Travelers at the time counted anywhere from 160 to 1,000 Mexican-driven ox carts during a day on Goliad Cart Road. The merchants of San Antonio were unsparing in their praise of Mexican carters, preferring them to Anglo teamsters. They were considered efficient, honest, and skilled at handling and caring for their oxen. America’s most famous landscape architect, Frederick Law Olmsted, traveled widely – and wrote about it. In A Journey through Texas: Or a Saddle-Trip on the Southwestern Frontier (1857), Olmsted’s impression that Mexicans “with oxen and two-wheeled carts” carried “almost all the transportation of the country.” He noted that they cut travel expenses by living off the land, had their families working as assistants, and passed their businesses on to family members, increasing skills and efficiency as time went by, enabling them to charge less than the Anglo teamsters.

Mexican carreteros provided about two-thirds of the cartage services and comprised the largest occupational group in Bexar county, of which San Antonio was the county seat. Most carters lived in San Antonio, where the folks with Spanish surnames made up half the population. Few people of Mexican heritage lived in the towns along the Chihuahua Road between San Antonio and Indianola; for the Anglos who did, the carreteros’ success was galling – they “remembered Goliad” all too well. They went to war again, this time against the Mexican ox-cart drivers. The “cart-cutters” from Goliad betook themselves to ambushing the carreteros, cutting the axles and destroying the wheels of the carts, stealing or destroying the cargo, and escalating into shooting the drivers down.

From July through November of 1857, there were five documented attacks. On July 3, men in disguise attacked a train of six carts, wounding all six drivers. On July 14, about 20 cart-cutters attacked another train, cutting up the wheels of the carts. On July 31, three carreteros were wounded and an Anglo named C.G. Edwards, whose freight was being carried, was shot as he lay sleeping under one of the carts; he later died of his wounds. On September 12, about 40 men, most in masks, opened fire on a cart train carrying military supplies. Antonio Delgado, a prominent Tejano from San Antonio, was shot dead by 14 bullets. Finally, on November 20, cart-cutters opened fire on a cart train as the carreteros were “getting up” their oxen to start the day’s trek, killing either two or five of them.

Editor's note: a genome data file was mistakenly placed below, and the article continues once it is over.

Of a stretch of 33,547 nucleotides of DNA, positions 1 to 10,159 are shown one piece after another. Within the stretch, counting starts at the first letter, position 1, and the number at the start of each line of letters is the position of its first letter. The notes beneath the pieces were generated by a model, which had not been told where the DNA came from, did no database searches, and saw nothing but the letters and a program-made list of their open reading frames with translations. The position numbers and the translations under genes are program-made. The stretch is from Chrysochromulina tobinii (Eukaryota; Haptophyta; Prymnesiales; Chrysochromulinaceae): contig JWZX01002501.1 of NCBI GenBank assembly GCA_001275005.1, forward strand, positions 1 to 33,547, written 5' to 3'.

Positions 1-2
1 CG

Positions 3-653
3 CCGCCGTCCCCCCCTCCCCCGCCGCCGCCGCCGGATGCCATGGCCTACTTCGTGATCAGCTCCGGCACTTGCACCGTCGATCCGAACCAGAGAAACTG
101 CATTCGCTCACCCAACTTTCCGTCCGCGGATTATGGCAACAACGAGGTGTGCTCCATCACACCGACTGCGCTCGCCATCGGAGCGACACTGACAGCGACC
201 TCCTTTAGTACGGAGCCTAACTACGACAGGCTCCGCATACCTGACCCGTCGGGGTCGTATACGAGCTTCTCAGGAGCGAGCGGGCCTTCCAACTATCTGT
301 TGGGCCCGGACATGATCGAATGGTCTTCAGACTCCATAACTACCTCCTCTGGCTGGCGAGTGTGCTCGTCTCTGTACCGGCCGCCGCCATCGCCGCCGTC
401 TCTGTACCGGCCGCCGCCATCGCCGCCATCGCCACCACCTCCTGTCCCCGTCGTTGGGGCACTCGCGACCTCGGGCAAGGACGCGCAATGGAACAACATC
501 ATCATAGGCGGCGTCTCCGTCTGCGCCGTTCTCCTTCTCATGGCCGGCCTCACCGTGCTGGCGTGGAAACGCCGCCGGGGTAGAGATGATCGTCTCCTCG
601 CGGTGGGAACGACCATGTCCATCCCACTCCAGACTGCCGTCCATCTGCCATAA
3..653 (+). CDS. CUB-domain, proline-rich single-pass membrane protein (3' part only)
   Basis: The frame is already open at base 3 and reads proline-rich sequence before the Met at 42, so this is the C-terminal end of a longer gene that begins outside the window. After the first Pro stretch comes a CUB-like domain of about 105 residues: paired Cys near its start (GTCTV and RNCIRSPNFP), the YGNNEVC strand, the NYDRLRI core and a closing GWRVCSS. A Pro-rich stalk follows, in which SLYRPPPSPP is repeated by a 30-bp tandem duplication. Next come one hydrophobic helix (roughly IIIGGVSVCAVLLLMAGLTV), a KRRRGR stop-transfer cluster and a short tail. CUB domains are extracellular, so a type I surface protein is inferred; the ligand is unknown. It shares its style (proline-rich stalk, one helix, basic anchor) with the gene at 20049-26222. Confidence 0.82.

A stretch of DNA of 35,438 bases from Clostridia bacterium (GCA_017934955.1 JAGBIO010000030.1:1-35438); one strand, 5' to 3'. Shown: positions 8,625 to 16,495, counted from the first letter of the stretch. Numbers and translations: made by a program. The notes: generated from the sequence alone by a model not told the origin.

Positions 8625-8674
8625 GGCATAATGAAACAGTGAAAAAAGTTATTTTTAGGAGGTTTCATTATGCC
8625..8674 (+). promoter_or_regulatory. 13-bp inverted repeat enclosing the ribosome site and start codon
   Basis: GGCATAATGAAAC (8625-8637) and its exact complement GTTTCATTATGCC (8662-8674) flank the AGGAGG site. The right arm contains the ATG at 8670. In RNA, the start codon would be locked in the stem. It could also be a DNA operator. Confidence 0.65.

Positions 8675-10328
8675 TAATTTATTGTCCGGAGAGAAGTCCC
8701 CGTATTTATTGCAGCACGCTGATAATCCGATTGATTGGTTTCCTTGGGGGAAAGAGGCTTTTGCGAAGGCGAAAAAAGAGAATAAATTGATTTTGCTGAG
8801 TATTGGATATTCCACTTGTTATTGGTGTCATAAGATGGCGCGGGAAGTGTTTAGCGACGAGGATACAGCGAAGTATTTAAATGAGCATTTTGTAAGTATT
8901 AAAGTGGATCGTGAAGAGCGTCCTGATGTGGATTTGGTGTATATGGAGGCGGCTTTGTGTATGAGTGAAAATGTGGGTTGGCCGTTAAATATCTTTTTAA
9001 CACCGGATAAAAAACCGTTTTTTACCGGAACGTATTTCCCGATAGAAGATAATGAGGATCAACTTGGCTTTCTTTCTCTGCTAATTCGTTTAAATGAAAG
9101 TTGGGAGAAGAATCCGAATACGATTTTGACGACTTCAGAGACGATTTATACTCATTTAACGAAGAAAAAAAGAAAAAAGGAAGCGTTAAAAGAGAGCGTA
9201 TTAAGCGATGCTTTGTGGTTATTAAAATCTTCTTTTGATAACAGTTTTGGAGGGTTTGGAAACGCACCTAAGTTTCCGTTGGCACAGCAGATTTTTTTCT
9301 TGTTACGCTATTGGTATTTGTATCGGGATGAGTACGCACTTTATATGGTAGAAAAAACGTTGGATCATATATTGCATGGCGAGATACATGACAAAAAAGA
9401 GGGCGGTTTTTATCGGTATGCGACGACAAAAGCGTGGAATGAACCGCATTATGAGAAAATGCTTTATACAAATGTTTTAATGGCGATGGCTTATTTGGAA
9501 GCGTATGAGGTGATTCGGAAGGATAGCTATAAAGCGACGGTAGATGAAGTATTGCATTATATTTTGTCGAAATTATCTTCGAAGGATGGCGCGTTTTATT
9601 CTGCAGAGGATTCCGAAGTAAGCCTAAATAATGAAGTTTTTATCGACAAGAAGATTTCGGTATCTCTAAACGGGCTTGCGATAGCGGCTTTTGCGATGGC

The documented attacks account for four to seven dead. Several sources, including two letters from Manuel Robles Pezuela, the Mexican Ambassador to the United States, to Lewis Cass, the U.S. Secretary of State, put the number of Mexicans killed in the Ox Cart Wars at 70 to 75.

On the north side of the Goliad County Courthouse stands a huge southern live oak tree called either the “Cart War Oak” or the “Hanging Tree.” The missing Mexicans in the Cart War body count? Apparently, they were lynched on this tree. A Texas Historical Marker for the tree points out that when the court handed out a death sentence, the defendant was marched outside and strung up immediately. However, in a masterpiece of euphemism for “lynching,” the marker also says, “Hangings not called for by regular courts occurred here during the 1857 ‘Cart War.’ … About 70 men were killed, some of them on this tree.”

The Ox Cart Wars came to an end when Secretary of State Cass called on Texas governor Elishu Pease – who had received several letters about the attacks – to take care of business. On November 30, 1857, ten days after the last major attack, Pease said, “It is now very evident that there is no security for the lives of citizens of Mexican origin engaged in the business of transportation along the road from San Antonio to the Gulf, unless they are escorted by a military force. … It will require an appropriation of about fourteen thousand and five hundred dollars.”

The legislature forked over the money, the Texas Rangers took over, and the Ox Cart Wars came to an end. The Cart War Oak wasn’t done with its hanging duties, however; local citizens were suddenly outraged, and turned the cart cutters in. They were speedily tried, condemned to death, and hung from the limbs of the tree.